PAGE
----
What Is an Affidavit?
If you’re verifying financial information, recovering from identity theft or going through a divorce, you may need to write an affidavit.
These sworn legal statements provide declarations of facts that can be useful in many common situations.
An affidavit is a sworn statement of fact that the signer, known as the affiant, declares to be true and accurate. Essentially, it’s the written equivalent of swearing to tell the truth on the witness stand.
Because an affidavit is considered a legal document, it must be signed in the presence of an authorized witness, such as a notary public or a designated court officer. This person must also sign the statement.
Affidavits may be required in various legal, governmental, business or financial situations. They’re frequently used in family law and estate planning. Common uses for affidavits include:
- Resolving property disputes
- Entering into contracts
- Providing witness statements for criminal cases (particularly if the witness can't appear in court)
- Filling out government forms, such as voter registrations or driver’s license applications
- Applying for a concealed weapon permit
- Ensuring the validity of a last will and testament
- Notifying banks, creditors and credit bureaus of identity theft
- Recovering lost or damaged documents, such as promissory notes
- Asserting that a power of attorney is valid and currently in effect
- Verifying financial information, such as income, assets, debts and expenses, in a divorce
Affidavits contain four key elements:
- A declaration that the affiant swears the information being provided is truthful and accurate. If the statement also contains opinions or beliefs, that should be clearly expressed.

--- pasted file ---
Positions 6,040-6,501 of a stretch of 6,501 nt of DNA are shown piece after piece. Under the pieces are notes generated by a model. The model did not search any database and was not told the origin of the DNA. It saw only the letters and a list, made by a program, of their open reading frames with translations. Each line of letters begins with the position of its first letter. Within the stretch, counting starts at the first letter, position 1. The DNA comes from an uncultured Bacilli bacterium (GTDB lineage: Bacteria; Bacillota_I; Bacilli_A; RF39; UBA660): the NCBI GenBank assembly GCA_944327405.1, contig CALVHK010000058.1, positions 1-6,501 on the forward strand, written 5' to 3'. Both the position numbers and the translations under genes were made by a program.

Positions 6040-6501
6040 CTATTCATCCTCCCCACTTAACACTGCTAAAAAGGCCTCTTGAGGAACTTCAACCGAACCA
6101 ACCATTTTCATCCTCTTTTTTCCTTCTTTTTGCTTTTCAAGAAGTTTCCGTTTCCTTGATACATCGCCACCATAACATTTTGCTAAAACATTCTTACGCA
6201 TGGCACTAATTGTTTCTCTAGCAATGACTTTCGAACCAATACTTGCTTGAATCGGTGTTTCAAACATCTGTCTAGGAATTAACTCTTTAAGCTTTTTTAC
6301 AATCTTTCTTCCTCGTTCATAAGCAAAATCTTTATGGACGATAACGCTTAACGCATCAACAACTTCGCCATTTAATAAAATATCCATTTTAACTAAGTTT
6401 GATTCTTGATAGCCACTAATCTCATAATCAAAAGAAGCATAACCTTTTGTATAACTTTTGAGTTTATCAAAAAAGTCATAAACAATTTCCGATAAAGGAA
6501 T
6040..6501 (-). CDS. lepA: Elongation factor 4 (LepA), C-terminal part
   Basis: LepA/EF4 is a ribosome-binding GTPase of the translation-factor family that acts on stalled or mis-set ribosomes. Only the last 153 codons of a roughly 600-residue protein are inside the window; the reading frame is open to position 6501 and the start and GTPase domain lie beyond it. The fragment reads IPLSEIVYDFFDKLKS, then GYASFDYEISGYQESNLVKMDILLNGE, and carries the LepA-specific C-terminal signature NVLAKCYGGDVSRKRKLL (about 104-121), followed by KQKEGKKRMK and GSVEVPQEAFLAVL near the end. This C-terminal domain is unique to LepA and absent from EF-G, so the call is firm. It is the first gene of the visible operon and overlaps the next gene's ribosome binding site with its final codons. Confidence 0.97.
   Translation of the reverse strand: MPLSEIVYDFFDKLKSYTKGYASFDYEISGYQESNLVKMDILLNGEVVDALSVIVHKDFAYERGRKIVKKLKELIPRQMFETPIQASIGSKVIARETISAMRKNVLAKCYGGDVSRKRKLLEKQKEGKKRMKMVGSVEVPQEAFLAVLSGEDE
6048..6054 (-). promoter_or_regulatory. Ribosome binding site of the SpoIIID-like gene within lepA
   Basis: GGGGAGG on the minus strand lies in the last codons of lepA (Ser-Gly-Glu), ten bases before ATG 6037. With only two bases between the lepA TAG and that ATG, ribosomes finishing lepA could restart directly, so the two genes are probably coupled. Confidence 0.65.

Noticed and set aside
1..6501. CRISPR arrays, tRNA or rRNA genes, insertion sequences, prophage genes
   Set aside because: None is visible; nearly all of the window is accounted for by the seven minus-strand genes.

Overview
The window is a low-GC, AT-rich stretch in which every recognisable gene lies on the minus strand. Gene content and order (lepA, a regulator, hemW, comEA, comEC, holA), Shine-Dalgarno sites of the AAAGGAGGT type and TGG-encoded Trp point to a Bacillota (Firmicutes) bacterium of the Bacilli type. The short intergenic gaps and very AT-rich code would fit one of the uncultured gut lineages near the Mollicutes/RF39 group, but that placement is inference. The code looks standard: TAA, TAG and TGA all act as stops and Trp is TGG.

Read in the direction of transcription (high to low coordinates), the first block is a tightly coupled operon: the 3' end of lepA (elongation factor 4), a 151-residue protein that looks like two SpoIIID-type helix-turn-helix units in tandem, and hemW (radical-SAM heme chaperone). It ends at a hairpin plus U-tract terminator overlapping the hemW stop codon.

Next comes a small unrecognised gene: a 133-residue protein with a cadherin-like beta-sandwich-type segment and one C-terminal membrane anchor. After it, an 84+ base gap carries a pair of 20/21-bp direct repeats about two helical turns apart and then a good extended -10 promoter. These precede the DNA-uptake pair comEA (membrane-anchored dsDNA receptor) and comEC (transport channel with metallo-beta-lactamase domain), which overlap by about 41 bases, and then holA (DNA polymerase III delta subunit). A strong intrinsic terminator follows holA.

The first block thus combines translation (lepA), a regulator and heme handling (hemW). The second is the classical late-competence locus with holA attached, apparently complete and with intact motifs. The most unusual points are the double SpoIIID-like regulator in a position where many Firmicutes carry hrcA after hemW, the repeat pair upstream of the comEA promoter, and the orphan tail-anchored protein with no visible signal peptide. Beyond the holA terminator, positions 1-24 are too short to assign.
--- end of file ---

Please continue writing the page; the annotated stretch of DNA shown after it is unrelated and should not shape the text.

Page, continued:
- A statement of facts or information. All relevant facts or information should be presented clearly and accurately. If the statement includes a sequence of events, these should be presented in the order in which they occurred.
- The affiant’s signature. The affiant should only sign a document that they believe to be accurate and correct.
- The signature of an authorized witness. Affidavits must be signed in the presence of a court or government official or a notary public.
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General affidavits are often created by filling out templates. These forms are typically provided by the entity requiring the statement, such as a court or financial institution. Attorneys may also provide affidavit forms for various purposes, such as divorce proceedings or name changes. Individuals who need to create affidavits for personal use may use downloadable templates available for free online at sites such as RocketLawyer or LegalTemplates. In many cases, these general affidavits may be customized for more specific purposes by answering a series of questions.
However, some institutions, such as the federal government, may require specific affidavit forms. For example, an individual who wishes to sponsor a family- or employment-based immigrant to the United States must fill out form I-864, which guarantees financial responsibility for the applicant.
Affidavits are legally binding documents. As such, they should be accurate and true. If an affidavit contains errors, they should be corrected before the document is signed. Individuals who knowingly and willfully sign an affidavit that contains false statements may face legal consequences, such as fines or jail time.
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